Saturday, 11 April 2015

Back pocket idiocy (mostly men) and the spread of substitute emotion (not just men)

I'm on my soapbox today. Two main subjects, though I may digress. Two things I really do not understand about what other people do. For 'other people' read 'mainly men' - although I think I see plenty of girls owning up. Yup. Some sheepish hands raised over there, in the back row.

First, this BBC News article about Samsung hitting back on tests that had revealed its brand new flagship mobile phone, the Galaxy S6 Edge, breaking in two sooner than Apple's iPhone 6 in a stress simulation intended to mimic what the thing must go through when slipped into the average back pocket - see http://www.bbc.co.uk/news/technology-32201614.

What? An expensive phone tested to destruction? Just to determine that it isn't quite as tough as another when mistreated in a completely idiotic way? (But still pretty damn tough, judging by the results)

Setting the tests aside, why do I say 'idiotic'? Well, what is clever about carrying a valuable article in an unsafe place? Anything in the back pocket of a pair of jeans or trousers is out of one's personal sightline and easy for a thief to finger and take away. And this is not only an article costing hundreds of pounds if bought outright, or dozens of pounds if on a monthly contract, but the repository of one's entire social and financial life. Your ID, and that of everyone whom you call a friend. You might as well have a fat wad of banknotes stuffed in there, in full view of every passer-by, and expect (stupidly) that nobody will help themselves.

Phones have been getting bigger, and therefore likelier to fall out of that pocket by complete accident - to be found and picked up by somebody, and in this dishonest modern world you simply cannot bank on your cherished status symbol being neatly packaged up and posted back to you (intact, and its contents uncopied) by the finder.

Phones have also been getting slimmer, so that you can't feel them so much against the body. They are no longer lumps in the pocket. They are getting to be more like slippery thin wafers. All the better for deft fingers that want to make illegal acquaintance with your Little Companion and True Friend.

Who sports back pockets and uses them? Why, the male of the species! Guys, wise up. This is the silliest thing to do. Have years of lost wallets taught you nothing?

But there are also girls who are equally willing to take these huge risks with their most useful social accessory - girls in jeans who scorn bags, that is. Girls who love bags keep their phones out of sight in them, and if the bag is large and full of junk, the thief will be thwarted. A thief simply can't afford to take five long and risky minutes trawling through a bag for what he or she knows must be there, but stubbornly refuses to be found. Thus mess is the enemy of theft, and, conversely, keeping everything in apple-pie order, and in the logical and handy place, positively assists the pilferer. (I am therefore more vulnerable than a disorganised air-head)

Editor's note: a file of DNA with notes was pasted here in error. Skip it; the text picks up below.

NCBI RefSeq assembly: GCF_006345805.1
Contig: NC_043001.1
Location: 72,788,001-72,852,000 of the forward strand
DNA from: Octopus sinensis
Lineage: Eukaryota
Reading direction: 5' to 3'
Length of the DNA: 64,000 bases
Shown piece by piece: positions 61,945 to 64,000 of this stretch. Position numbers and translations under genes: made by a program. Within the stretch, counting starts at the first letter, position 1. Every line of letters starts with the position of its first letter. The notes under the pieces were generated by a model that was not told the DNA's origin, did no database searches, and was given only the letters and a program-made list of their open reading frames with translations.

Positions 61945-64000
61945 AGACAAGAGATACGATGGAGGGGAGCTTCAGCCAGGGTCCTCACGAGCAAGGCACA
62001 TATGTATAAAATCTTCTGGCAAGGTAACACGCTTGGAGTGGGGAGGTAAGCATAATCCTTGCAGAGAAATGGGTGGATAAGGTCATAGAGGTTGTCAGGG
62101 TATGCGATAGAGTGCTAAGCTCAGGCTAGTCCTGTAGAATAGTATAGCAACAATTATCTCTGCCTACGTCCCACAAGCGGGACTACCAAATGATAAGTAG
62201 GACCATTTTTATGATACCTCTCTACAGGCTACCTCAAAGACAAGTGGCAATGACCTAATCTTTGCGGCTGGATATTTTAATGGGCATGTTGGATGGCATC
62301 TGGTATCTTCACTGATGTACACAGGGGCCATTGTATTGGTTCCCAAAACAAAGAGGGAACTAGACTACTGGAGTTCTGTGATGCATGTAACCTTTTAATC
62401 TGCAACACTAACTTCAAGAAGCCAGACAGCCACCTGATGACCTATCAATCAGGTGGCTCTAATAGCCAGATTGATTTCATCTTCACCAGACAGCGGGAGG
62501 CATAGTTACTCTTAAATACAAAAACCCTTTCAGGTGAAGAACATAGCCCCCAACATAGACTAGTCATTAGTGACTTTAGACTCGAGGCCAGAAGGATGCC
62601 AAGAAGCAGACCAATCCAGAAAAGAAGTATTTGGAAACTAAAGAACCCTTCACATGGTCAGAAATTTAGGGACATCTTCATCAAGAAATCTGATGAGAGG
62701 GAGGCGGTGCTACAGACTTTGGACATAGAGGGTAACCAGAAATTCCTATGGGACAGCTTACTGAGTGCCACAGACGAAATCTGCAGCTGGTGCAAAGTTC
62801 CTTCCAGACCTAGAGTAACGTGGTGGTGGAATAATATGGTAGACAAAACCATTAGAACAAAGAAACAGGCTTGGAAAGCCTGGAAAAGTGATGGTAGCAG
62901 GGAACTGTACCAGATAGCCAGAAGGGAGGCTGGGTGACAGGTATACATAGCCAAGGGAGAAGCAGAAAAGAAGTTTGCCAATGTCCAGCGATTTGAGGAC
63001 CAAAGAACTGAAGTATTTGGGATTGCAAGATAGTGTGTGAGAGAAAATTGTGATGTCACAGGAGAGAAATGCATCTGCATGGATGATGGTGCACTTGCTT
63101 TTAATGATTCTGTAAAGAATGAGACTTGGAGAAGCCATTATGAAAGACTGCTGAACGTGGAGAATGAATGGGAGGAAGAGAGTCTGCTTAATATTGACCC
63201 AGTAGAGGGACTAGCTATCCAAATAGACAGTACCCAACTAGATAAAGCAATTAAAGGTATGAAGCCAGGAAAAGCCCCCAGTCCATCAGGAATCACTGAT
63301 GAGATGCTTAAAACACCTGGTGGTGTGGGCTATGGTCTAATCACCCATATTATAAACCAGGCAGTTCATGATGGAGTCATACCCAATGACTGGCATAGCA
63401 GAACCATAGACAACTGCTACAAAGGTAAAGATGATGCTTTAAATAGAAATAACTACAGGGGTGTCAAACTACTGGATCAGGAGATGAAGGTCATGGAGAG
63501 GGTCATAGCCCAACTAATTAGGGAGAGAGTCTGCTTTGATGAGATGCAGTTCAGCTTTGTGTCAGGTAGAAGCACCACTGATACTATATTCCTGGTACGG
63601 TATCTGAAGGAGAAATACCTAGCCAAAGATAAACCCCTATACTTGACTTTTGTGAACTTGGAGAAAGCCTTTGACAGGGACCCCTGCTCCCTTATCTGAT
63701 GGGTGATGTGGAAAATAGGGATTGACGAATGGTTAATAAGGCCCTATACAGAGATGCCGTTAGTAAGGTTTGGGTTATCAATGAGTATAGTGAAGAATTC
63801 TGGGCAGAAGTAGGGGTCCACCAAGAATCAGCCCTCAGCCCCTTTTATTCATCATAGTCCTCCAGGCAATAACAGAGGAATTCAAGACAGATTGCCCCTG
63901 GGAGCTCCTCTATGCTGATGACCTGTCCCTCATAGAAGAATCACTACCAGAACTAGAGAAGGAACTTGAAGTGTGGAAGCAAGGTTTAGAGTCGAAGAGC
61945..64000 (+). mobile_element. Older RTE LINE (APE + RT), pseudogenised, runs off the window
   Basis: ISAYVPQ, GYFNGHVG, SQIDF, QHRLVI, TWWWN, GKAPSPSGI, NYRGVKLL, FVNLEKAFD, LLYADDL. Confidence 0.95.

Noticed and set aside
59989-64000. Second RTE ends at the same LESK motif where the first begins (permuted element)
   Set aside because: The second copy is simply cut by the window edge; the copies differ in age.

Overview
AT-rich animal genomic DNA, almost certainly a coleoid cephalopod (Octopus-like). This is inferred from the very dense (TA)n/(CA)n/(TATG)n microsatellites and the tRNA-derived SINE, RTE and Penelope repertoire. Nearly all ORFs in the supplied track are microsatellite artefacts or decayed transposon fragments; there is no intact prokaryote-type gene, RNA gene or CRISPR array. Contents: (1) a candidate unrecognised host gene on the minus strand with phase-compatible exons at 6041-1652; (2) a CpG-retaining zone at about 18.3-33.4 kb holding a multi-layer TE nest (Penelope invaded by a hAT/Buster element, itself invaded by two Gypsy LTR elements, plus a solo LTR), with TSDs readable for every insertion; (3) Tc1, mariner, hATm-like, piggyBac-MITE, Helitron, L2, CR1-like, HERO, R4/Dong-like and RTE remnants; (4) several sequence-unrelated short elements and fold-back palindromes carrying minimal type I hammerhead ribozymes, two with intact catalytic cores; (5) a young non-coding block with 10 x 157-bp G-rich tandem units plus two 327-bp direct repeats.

But back to those tests, and the idiocy of thinking that something small and very complex, manufactured to fine tolerances and full of delicate electronics, with a glass screen to boot, will take extraordinary punishment. This is not military-grade equipment that has to last years and endure battle conditions. It's a mass-market Object of Desire, a Fashion Statement fully as much as a useful communication and information device. Why treat it badly? Why expect it to survive the mighty bending forces that might be exerted by a muscular male bottom when sitting down in McDonalds, Burger King or KFC? I don't get it. I don't understand the attitude.

With a sad shake of the head, I will now move on to emojis, those colourful moving cartoon faces and objects that are supposed to be visually stimulating and add something emotional to straight text in a message, such as:

'Hey, look, I'm winking! I'm not really being serious about what I just said!'
'I am not only saying this with all-consuming everlasting love in the foregoing words, I would - if by your side right now - physically hug you.'
'I am really perplexed and worried. Can't you see?'
'I am hopping mad about this gross violation/denial of my rights/privacy!'
'I love using emojis, and this hyperactive one that waves at you, pokes out its tongue, and blows kisses is my favourite.'

Apple has just brought out a new set for iPhone users - see this other BBC News article: http://www.bbc.co.uk/newsbeat/32233469.

Let me just say that anyone who sends me a message containing one of these irritating things will take a dive in my estimation. I will think them childish and mentally vacant. If a full and complete explanation of your emotional state is needed then - for goodness sake - please take the time and care to express it in glorious English, and do not fob me off with a ready-made cartoon. I don't want substitute emotion.

Are there any taboos on emojis? Or do ones exist to convey condolences when (for instance) there is relationship breakup, or a child is killed, or another tsunami has wiped out your parents or siblings in a coastal city in far-off Indonesia? Disgusting little faces that weep tears, wave slowly and sadly, and try to look brave? I'd not be surprised if there were.

'Nuff said, I think.

I didn't digress at all, did I?

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